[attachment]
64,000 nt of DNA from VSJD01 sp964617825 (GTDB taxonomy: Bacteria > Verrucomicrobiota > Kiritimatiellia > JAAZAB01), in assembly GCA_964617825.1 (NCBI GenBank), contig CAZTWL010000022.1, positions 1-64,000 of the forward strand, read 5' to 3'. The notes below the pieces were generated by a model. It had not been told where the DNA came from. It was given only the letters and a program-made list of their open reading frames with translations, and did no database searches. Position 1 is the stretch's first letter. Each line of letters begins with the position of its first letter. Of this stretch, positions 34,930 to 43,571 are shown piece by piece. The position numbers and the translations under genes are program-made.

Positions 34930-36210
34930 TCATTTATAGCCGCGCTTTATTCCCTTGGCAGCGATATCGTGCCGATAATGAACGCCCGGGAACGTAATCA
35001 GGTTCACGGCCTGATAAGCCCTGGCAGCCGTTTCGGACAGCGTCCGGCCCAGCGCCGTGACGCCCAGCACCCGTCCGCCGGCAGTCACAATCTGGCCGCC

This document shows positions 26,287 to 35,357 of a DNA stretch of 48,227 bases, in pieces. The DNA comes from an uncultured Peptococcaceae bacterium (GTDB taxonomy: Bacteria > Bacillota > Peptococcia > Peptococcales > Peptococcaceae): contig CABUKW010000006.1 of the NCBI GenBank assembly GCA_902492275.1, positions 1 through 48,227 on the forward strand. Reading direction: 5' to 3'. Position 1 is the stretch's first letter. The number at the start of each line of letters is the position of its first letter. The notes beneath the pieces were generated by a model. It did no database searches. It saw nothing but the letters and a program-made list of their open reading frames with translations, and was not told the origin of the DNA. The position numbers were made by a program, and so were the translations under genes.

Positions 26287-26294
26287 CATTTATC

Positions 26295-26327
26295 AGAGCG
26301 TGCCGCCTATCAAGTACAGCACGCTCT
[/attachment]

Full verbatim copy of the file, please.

64,000 nt of DNA from VSJD01 sp964617825 (GTDB taxonomy: Bacteria > Verrucomicrobiota > Kiritimatiellia > JAAZAB01), in assembly GCA_964617825.1 (NCBI GenBank), contig CAZTWL010000022.1, positions 1-64,000 of the forward strand, read 5' to 3'. The notes below the pieces were generated by a model. It had not been told where the DNA came from. It was given only the letters and a program-made list of their open reading frames with translations, and did no database searches. Position 1 is the stretch's first letter. Each line of letters begins with the position of its first letter. Of this stretch, positions 34,930 to 43,571 are shown piece by piece. The position numbers and the translations under genes are program-made.

Positions 34930-36210
34930 TCATTTATAGCCGCGCTTTATTCCCTTGGCAGCGATATCGTGCCGATAATGAACGCCCGGGAACGTAATCA
35001 GGTTCACGGCCTGATAAGCCCTGGCAGCCGTTTCGGACAGCGTCCGGCCCAGCGCCGTGACGCCCAGCACCCGTCCGCCGGCAGTCACAATCTGGCCGCC

This document shows positions 26,287 to 35,357 of a DNA stretch of 48,227 bases, in pieces. The DNA comes from an uncultured Peptococcaceae bacterium (GTDB taxonomy: Bacteria > Bacillota > Peptococcia > Peptococcales > Peptococcaceae): contig CABUKW010000006.1 of the NCBI GenBank assembly GCA_902492275.1, positions 1 through 48,227 on the forward strand. Reading direction: 5' to 3'. Position 1 is the stretch's first letter. The number at the start of each line of letters is the position of its first letter. The notes beneath the pieces were generated by a model. It did no database searches. It saw nothing but the letters and a program-made list of their open reading frames with translations, and was not told the origin of the DNA. The position numbers were made by a program, and so were the translations under genes.

Positions 26287-26294
26287 CATTTATC

Positions 26295-26327
26295 AGAGCG
26301 TGCCGCCTATCAAGTACAGCACGCTCT